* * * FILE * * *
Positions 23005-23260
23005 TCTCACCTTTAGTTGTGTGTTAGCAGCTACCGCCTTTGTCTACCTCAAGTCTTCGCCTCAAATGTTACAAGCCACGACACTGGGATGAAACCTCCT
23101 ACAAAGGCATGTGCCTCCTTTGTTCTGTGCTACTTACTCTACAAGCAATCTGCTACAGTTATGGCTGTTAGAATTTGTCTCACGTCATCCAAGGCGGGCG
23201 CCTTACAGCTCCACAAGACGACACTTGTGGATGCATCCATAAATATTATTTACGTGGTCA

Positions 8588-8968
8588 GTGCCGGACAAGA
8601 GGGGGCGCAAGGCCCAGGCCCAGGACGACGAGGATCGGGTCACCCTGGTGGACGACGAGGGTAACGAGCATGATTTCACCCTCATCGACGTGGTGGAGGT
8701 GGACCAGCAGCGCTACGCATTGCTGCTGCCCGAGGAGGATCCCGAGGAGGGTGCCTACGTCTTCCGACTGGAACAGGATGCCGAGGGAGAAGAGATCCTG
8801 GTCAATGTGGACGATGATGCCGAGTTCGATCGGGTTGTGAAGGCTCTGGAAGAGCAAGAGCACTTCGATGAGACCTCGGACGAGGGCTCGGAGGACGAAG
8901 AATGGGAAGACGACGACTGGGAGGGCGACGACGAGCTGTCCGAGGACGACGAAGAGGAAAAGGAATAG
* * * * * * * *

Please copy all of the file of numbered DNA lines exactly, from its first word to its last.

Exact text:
Positions 23005-23260
23005 TCTCACCTTTAGTTGTGTGTTAGCAGCTACCGCCTTTGTCTACCTCAAGTCTTCGCCTCAAATGTTACAAGCCACGACACTGGGATGAAACCTCCT
23101 ACAAAGGCATGTGCCTCCTTTGTTCTGTGCTACTTACTCTACAAGCAATCTGCTACAGTTATGGCTGTTAGAATTTGTCTCACGTCATCCAAGGCGGGCG
23201 CCTTACAGCTCCACAAGACGACACTTGTGGATGCATCCATAAATATTATTTACGTGGTCA

Positions 8588-8968
8588 GTGCCGGACAAGA
8601 GGGGGCGCAAGGCCCAGGCCCAGGACGACGAGGATCGGGTCACCCTGGTGGACGACGAGGGTAACGAGCATGATTTCACCCTCATCGACGTGGTGGAGGT
8701 GGACCAGCAGCGCTACGCATTGCTGCTGCCCGAGGAGGATCCCGAGGAGGGTGCCTACGTCTTCCGACTGGAACAGGATGCCGAGGGAGAAGAGATCCTG
8801 GTCAATGTGGACGATGATGCCGAGTTCGATCGGGTTGTGAAGGCTCTGGAAGAGCAAGAGCACTTCGATGAGACCTCGGACGAGGGCTCGGAGGACGAAG
8901 AATGGGAAGACGACGACTGGGAGGGCGACGACGAGCTGTCCGAGGACGACGAAGAGGAAAAGGAATAG